Teacher quality has been shown to positively impact such outcomes as test scores and long-run academic and labor market outcomes, but less is known about teacher quality and students’ contact with the criminal justice system (CJC) as young adults. This paper addresses this gap by investigating whether and how teachers impact students’ future chances of CJC.

The authors link schooling and criminal justice records to estimate the variance of elementary and middle school teachers’ effects on students’ future arrest, conviction, and incarceration. To study the drivers of these effects, the authors relate them to teachers’ impacts on standardized test scores and a set of disciplinary and attendance outcomes, which serve as proxies for non-cognitive skills. This allows the authors to ask whether teachers who boost test scores, for example, also decrease their students’ future CJC, and whether teachers who reduce suspensions do the same.

The authors’ data source is a merger of administrative criminal justice and education datasets in North Carolina, including almost two million students in grades 3-12 from 1996-2013, and 40,000 teachers. The criminal justice data include the universe of N.C. arrests and detailed data on case outcomes, including conviction status and sentences. Their analysis of this novel dataset reveals the following findings:

  • Estimates of teachers’ direct effects on future arrests, convictions, and incarceration are large: The authors find a standard deviation of teacher effects on future arrests of 2.7 percentage points (p.p.) or 11.3 percent of the sample mean, and on incarceration of 2.1 p.p., or 23.6 percent of the sample mean.
  • Teachers who boost test scores or study skills do not meaningfully decrease students’ CJC as young adults. Shifting a student to a teacher with one standard deviation higher effect on test scores decreases students’ likelihood of arrest between the ages of 16 and 21 by less than 0.001 percentage points.
  • By contrast, teachers’ impacts on behavioral outcomes are closely connected to their impacts on CJC. Assignment to a teacher who is a standard deviation better on a summary index of discipline, attendance, and grade repetition decreases the likelihood of future CJC by 2 to 4 percent, depending on the outcome.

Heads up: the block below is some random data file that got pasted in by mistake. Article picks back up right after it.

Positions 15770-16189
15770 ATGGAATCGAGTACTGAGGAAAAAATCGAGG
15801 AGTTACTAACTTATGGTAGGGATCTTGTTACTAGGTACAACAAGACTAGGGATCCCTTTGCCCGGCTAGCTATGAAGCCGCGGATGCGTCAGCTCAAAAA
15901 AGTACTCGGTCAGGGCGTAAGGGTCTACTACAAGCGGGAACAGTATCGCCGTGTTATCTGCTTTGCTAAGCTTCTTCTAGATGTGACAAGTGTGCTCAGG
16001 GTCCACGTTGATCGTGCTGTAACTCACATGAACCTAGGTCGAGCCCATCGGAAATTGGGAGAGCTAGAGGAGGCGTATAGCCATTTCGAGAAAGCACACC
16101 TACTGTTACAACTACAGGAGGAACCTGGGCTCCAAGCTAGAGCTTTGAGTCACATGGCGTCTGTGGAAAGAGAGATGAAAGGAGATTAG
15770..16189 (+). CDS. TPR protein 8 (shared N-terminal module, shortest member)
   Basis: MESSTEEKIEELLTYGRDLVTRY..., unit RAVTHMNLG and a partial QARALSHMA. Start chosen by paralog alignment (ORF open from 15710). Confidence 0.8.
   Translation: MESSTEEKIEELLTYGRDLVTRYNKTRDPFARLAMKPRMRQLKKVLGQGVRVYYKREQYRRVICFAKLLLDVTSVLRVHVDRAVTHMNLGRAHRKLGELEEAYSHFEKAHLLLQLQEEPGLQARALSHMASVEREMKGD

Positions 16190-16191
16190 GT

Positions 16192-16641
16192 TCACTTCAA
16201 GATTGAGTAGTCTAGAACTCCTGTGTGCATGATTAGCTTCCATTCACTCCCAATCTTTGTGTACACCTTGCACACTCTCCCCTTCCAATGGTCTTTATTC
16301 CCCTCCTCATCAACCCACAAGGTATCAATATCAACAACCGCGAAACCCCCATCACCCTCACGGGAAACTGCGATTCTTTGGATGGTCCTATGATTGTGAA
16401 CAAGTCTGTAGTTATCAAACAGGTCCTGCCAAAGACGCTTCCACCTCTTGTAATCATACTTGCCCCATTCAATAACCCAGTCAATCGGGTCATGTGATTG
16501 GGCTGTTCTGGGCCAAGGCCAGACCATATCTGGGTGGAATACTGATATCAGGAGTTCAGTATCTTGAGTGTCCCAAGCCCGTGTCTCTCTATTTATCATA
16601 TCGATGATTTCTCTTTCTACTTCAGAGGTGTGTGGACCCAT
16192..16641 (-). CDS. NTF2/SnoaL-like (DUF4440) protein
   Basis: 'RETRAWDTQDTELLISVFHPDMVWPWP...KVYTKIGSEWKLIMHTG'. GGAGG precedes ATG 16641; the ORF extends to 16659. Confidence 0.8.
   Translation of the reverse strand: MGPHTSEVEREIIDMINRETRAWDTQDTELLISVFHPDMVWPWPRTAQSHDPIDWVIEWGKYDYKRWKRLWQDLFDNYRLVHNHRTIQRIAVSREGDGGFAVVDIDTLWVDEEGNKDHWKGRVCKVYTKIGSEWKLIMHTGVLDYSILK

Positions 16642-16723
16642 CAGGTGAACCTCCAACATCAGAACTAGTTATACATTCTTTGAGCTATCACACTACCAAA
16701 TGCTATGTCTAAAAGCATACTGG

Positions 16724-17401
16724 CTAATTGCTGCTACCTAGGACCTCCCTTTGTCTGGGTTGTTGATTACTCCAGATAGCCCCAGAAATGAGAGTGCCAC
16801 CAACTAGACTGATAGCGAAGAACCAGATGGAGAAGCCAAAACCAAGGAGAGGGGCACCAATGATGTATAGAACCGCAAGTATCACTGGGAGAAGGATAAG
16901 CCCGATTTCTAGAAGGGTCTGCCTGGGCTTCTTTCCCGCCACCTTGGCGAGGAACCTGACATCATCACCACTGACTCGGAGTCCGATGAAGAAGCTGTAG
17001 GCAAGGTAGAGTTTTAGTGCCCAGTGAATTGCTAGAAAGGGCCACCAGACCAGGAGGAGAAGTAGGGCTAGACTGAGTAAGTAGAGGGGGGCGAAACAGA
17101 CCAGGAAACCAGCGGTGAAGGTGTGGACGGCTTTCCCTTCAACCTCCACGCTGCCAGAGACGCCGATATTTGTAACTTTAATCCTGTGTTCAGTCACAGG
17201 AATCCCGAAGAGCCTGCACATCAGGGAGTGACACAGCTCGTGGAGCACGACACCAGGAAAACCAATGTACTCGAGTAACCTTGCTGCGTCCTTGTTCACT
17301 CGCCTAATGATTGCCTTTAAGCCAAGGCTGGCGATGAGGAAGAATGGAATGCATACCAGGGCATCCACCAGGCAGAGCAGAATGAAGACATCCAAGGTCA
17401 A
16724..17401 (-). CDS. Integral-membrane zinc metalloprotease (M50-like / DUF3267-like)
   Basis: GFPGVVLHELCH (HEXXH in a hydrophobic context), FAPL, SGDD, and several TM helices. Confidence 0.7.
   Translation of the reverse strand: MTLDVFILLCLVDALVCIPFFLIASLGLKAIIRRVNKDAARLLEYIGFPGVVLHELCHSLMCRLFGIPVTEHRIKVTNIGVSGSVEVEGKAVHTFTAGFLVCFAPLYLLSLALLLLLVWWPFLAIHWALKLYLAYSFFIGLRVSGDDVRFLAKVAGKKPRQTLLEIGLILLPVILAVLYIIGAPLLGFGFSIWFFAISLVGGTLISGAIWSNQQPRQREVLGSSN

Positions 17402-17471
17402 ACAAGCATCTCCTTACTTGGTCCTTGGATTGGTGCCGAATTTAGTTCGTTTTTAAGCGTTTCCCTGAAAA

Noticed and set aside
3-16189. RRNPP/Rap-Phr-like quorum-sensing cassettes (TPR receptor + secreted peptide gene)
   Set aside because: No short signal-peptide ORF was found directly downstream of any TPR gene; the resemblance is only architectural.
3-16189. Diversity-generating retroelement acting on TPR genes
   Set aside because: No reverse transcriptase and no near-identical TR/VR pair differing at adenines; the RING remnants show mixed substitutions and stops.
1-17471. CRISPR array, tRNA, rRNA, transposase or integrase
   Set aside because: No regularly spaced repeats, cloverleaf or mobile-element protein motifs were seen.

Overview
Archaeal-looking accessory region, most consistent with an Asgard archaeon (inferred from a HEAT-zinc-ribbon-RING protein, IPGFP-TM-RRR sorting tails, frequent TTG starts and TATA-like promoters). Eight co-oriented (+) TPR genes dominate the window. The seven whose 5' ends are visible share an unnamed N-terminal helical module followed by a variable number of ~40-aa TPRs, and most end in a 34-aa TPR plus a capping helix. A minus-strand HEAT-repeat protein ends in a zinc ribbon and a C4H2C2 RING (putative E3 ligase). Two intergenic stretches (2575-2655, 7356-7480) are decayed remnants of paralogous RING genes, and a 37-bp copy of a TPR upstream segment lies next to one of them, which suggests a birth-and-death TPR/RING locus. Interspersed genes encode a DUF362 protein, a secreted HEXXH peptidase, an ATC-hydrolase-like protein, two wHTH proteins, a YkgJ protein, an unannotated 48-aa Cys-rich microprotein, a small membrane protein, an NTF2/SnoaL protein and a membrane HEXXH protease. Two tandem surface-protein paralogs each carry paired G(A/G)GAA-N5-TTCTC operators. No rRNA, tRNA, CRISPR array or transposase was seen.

• These beneficial effects hold across sex, race, socio-economic status, and predicted CJC risk, but they are not perfectly correlated across student types. The correlation of a teacher’s effect on white and non-white students’ criminal arrests is roughly 0.5, for example, indicating important heterogeneity in teachers’ impacts. Effects on short-run outcomes, on the other hand, show tight correlation across groups.
  • The authors also examine how teachers’ effects might change across different schooling environments and find that large teacher effects on CJC are most tightly correlated with impacts on behaviors rather than test scores across all contexts.
  • Examining policy implications, the authors find that replacing the bottom 5 percent of teachers based on various measures would result in large, long-run improvements, including up to 10 p.p. increases in college attendance and 6 p.p. reductions in criminal arrests for exposed students.

Policymakers take note: Teachers who improve proxies for non-cognitive skills such as rates of school discipline and attendance have meaningful impacts on students’ future arrest, conviction, and incarceration rates. This evidence supports a growing body of research showing that the accumulation of “soft skills” may lie at the heart of the return to education for crime. It also suggests that teacher retention and incentive based solely on teachers’ test score quality may inadvertently miss an important dimension of teachers’ social value.

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